Ankara is rushing to catch up with developments in Libya, with the Turkish government sending on Monday afternoon a draft bill on the deployment of military forces in Libya to parliament. The bill is expected to be voted on January 2 and approved with the votes of ruling AKP MPs, as well as the Nationalist Action Party (MHP). The government has stepped up proceedings as Parliament begins its work on January 7, but the advance of Haftar’s forces to Tripoli seems to force Turkey to give the necessary support from the Government in Tripoli.
Turkey’s Foreign Minister Mevlut Cavusoglu spoke and met with opposition leaders seeking to gain their support for the bill. The Republican People’s Party (CHP) has already voiced its opposition to sending troops. The same party had backed Turkey’s agreement with Libya to define maritime areas of responsibility. The opposition says such a move would intensify the raging conflict in that country and cause it to spread throughout the region.
Erdogan said last week that his government would seek a mandate for the deployment of military forces in Libya, following Fayez al-Sarraj’s government request for Turkish intervention.
Cavusoglu, after backing the party’s representatives, said that “we have explained the reasons we need to approve the deployment of troops and our country’s national interests and the threats we face”.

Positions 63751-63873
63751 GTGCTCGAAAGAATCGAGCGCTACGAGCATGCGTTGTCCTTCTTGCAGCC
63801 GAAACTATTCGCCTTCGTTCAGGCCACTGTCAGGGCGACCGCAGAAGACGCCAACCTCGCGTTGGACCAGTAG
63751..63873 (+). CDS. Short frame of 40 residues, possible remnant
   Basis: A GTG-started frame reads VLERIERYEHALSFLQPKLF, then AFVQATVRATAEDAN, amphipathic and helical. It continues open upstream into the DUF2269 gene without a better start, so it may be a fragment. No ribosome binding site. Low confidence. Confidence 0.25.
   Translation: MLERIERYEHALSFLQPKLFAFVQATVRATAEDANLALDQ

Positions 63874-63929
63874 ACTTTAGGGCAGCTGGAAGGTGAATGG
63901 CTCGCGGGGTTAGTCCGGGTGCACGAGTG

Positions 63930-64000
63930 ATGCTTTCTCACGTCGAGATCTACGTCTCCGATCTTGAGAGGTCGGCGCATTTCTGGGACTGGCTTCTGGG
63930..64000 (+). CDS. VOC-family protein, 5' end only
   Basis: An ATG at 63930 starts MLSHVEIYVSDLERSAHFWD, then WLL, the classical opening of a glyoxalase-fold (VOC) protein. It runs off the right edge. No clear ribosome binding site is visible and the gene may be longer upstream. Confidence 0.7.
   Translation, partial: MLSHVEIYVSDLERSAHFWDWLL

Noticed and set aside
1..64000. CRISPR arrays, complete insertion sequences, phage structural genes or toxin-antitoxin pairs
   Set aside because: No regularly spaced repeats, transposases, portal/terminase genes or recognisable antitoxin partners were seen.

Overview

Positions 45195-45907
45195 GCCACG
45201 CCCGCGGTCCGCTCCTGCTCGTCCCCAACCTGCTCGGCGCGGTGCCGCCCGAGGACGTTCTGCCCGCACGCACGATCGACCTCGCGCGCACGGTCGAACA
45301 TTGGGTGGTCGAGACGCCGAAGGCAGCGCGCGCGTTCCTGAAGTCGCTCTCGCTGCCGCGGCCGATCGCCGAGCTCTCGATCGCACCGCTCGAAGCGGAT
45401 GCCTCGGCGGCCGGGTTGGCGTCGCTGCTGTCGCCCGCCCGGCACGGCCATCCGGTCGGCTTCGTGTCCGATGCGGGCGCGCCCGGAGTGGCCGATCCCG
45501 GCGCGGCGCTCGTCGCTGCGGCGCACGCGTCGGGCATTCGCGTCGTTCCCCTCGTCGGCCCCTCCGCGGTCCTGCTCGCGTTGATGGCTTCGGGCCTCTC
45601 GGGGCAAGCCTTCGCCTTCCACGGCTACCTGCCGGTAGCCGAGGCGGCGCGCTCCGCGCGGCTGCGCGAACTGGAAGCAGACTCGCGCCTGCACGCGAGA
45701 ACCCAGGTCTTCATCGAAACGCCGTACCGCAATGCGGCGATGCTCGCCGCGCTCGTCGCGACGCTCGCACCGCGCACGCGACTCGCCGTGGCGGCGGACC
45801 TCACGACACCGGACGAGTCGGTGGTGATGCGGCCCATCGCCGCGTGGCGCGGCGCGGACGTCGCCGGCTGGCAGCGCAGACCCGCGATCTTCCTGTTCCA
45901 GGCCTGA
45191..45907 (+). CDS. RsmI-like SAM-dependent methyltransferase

Erdogan spokesman: “Greece should address the UN”
Turkish Presidency spokesman Ibrahim Kalin argued that Ankara did not violate the rights of any country in the eastern Mediterranean.
“This agreement is between Turkey and Libya and no one has the right to speak, as we do not infringe on the rights of any third country. Greece claims that my area was violated about 15 kilometers from Crete and they will turn to the UN. Let them do so; it is not a problem for us”.
He said the EastMed pipeline deal aims to bypass Turkey.
“Israel, Greece, Greek Cypriots and Egypt came together and started talking about EastMed. They began to plan the transportation of gas to be found in the eastern Mediterranean to Europe, bypassing Turkey. They talk about pipelines, they show maps. When these things happen we can’t sit idle”, Kalin said./ibna